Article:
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The Jews of Catalonia
by Sarina Roffé

     Sarina Roffé is a career journalist and holds a masters in Jewish Studies. She has researched numerous genealogies including the Kassin and Labaton rabbinic dynasties ans is considered an expert in Aleppan Jewry. She is a member of Brooklyn's Syrian Jewish community and the Jewish Genealogical Society, Inc. of New York.

Catalonia is one of the northern provinces of Spain, bounded by the Mediterranean Sea and the Andorra Mountains. Barcelona, Gerona and Besalu are all cities in Catalonia where the Jewish populations that left a deep mark on the nationality.

The people speak Catalan. There is little grass in Catalonia, as the mild climate brings little rain. The pavement is made of tiles.

The history of Catalonia is based on some key dates. In 801, the Franks led by Charlemagne took Catalonia away from the Moors. In 1188, Catalonia won its independence from the Franks through the marriage of Sovereign Count Ramon Berenguer IV to Petronella, daughter of King Ramiro II of Aragon. In 1469, the marriage alliance between Ferdinand II of Aragon and Isabel of Castille and Leon unites Spain.

In Barcelona, La Boqueria is an open air market off La Rambla that houses fresh food stands including fruit, vegetables, fish, meat and cheeses. The white asparagus was especially delicious. Home to the 1992 Olympics, Barcelona also houses a Spanish Village, illustrating the various provinces in Spain, and has some of the best flamenco dancing.

Today there is an operating synagogue in Barcelona that serves the area’s 4,000 or so Jews. The Communidad de Israelite of Barcelona is a small building that houses a Talmud Torah, synagogue, mikveh, café and recreation area. But there are few remnants of the ‘Call’ or Jewish area in the old city, except for the name of the narrow street – Calle de Call – a small plaque on the wall alluding to a 1391 synagogue, and now, an excavation of an old synagogue in the same neighborhood.

It is important to note that the Moors ruled over Castile and Aragon and parts of the Iberian Peninsula, but their rule never extended as far north as Catalonia. A few miles from Gerona is Besalu, where visitors can find one of three mikvehs left in Europe. Catalan Jews defined themselves Catalan.

The best representation of Jewish life in Catalonia is in Gerona, a small town an hour and 15 minutes north of Barcelona. Although no Jews live in Gerona, it is the site of the Nahmanides Foundation and houses a small Jewish museum. Sephardic Jews around the world owe a debt for the preservation of their history to Joaquim Nadal Farreras, mayor of Gerona and historian.

Gerona can be reached by taking the Renfe, the Spanish train line, from Barcelona. The Call, or Juderia, was located in the oldest part of the medieval city until 1492 when Jews left Spain due to the Expulsion.

The Call houses the Museum of the History of the Jews, where there is a permanent exhibition about the Jews of Catalonia in the Centre Bonastruc ca Porta, as well as the Nahmanides Foundation, a document and research center dedicated to Jewish heritage that also houses the Eliezer Eljanan Schalt Library. The Centre Bonastruc is the last known synagogue built in the middle of the 15th Century in Spain.

Walking through the narrow cobbled streets of the Call, with its high stone wall and stairways, visitors can imagine the hubbub of activity that must have occurred over 6 centuries ago when the Gerona Call was one of the most vibrant districts in Europe. It is the place where the Ramban himself was born and studied.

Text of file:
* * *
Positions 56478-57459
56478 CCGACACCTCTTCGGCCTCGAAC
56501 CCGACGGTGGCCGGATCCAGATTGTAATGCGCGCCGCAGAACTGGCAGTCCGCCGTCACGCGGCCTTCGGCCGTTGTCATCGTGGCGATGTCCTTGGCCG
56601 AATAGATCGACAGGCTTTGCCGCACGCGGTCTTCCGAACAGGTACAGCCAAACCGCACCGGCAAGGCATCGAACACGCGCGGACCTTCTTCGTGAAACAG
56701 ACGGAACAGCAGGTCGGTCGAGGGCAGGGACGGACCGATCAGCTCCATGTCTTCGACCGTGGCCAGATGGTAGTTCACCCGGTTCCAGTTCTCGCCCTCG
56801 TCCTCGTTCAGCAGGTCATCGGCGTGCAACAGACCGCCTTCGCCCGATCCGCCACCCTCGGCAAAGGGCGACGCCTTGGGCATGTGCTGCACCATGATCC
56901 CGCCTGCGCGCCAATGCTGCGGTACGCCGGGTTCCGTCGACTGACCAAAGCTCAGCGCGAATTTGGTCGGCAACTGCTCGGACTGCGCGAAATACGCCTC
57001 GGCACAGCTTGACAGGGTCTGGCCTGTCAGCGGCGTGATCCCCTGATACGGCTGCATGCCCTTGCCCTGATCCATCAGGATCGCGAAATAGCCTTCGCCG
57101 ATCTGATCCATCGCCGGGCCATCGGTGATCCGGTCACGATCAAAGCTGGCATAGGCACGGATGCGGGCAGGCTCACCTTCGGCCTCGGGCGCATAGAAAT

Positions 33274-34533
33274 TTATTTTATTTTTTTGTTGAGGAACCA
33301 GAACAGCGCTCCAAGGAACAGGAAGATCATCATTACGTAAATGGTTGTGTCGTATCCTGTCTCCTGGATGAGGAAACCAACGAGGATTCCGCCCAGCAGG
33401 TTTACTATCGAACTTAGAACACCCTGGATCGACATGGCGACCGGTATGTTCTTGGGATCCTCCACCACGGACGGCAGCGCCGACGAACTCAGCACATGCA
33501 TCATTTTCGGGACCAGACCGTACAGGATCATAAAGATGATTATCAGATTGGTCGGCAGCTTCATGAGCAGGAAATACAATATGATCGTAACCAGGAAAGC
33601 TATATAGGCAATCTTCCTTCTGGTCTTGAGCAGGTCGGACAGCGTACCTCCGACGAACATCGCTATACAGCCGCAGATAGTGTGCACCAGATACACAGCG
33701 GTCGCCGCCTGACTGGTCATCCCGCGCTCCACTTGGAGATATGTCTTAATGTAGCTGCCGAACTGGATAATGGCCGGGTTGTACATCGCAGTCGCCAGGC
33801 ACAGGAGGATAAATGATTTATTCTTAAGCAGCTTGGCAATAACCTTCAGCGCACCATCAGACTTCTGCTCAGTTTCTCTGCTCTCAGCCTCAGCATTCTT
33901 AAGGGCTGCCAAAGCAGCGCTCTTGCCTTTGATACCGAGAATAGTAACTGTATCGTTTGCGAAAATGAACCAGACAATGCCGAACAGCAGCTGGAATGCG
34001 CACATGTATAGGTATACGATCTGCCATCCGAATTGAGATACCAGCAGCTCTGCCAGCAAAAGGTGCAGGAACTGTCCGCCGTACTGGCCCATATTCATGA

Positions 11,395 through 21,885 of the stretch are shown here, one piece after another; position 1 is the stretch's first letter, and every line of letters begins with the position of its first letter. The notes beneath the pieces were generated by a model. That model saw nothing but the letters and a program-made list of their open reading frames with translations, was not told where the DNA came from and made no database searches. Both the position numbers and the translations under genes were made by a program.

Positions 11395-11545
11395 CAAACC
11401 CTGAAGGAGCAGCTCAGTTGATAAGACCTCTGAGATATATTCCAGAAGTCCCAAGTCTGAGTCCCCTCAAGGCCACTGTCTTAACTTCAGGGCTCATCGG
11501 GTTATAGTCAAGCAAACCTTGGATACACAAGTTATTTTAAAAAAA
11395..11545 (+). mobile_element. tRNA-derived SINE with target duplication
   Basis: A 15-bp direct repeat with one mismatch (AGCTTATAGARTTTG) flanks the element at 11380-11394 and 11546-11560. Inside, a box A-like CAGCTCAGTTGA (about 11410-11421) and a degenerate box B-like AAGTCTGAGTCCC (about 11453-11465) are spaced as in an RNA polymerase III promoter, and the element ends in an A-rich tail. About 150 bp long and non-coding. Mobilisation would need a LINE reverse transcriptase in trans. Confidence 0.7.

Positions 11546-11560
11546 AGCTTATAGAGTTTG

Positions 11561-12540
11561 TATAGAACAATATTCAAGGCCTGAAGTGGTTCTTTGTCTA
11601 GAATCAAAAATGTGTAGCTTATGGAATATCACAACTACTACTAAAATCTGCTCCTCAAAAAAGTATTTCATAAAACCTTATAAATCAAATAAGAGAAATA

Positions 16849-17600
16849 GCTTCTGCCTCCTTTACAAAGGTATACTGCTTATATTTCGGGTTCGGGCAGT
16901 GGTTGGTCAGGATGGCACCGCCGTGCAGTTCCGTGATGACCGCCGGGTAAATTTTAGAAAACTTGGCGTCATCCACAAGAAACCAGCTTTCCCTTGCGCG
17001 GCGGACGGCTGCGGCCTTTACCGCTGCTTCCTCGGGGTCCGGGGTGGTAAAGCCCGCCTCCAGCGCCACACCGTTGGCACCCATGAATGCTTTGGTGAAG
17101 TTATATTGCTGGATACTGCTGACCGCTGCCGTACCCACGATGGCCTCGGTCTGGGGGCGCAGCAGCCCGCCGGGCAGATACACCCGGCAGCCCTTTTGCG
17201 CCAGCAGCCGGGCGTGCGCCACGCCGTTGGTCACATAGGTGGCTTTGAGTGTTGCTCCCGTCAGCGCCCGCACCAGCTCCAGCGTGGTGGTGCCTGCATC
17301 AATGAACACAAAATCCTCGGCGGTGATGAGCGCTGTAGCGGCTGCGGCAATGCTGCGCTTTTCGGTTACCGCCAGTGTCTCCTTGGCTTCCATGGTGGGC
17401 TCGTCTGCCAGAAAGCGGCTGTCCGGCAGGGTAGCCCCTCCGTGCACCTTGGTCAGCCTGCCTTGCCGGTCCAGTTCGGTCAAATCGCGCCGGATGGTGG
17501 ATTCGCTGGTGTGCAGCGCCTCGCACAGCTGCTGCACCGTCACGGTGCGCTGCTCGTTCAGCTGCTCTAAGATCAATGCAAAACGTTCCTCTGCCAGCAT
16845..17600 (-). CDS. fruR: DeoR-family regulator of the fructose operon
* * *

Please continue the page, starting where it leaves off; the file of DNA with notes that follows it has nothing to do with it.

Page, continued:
Jews began moving to Gerona around the time of the destruction of the Second Temple as there is evidence of a Jewish population as early as the Saracen Invasion. But the first mention of the settlement of Jews doesn’t come until 890, when 25 Jewish families took over residences alongside the Cathedral.

Gradually they spread out forming the Call stretching from Roman via Augusta – the Call’s main street – and along the adjacent side streets. The narrow dim street runs parallel to the River Onyar. Some of the streets are quite steep as they weave in and out of the Call.

The Jewish community – the Aljama – revolved its life around the synagogue, which also housed the mikveh, hospital and rooms for traveling guests. The King of Catalonia protected the Aljama in return for an annual fee. The King appointed a Mayor of the Aljama who governed the Call with the help of a council, which met in the synagogue. The Mayor and Council were autonomous from the Gerona City government and were accountable only to the King of Catalonia. The Aljama had a complex civil, social, cultural and religious organization. The system of Jewish autonomy in the middle of Gerona frequently led to conflicts, especially since one wall of the Call was adjacent to the Cathedral. A cemetery was on the western slope of the Montjuic Mountain.

During their stay in Gerona, the Jews influenced the economic life of the city as money lenders, merchants, craftsmen, bookbinders and businessmen. As a center of religious life where there was intensive study of theology in the 12th and 13th Centuries that led a trend toward mysticism, or Cabala. The development of Cabala and its study was fundamental to Gerona, were the first group of Cabalist experts on the Iberian Peninsula was trained in the first half of the 13th Century.

Moses ben Nahman, or Nahmanidis, also known as the Ramban, was born in Gerona in 1194. The Ramban is believed to be the Catalan Bonastruc ca Porta. He was Rabbi of Gerona and later Grand Rabbi of Catalonia. Ramban was a doctor, philosopher and an expert on Talmud. As a master of Cabala, he wrote the earliest examples of Cabalistic poetry and various didactic tracts that opened his teaching among Jews and Christians everywhere. From his home in the Call, Nahmanidis held Cabalistic circle. From his circle of students, sprang Jonas ben Abraham, Abben Tibon, and David Kimhi, author of Hebrew grammar.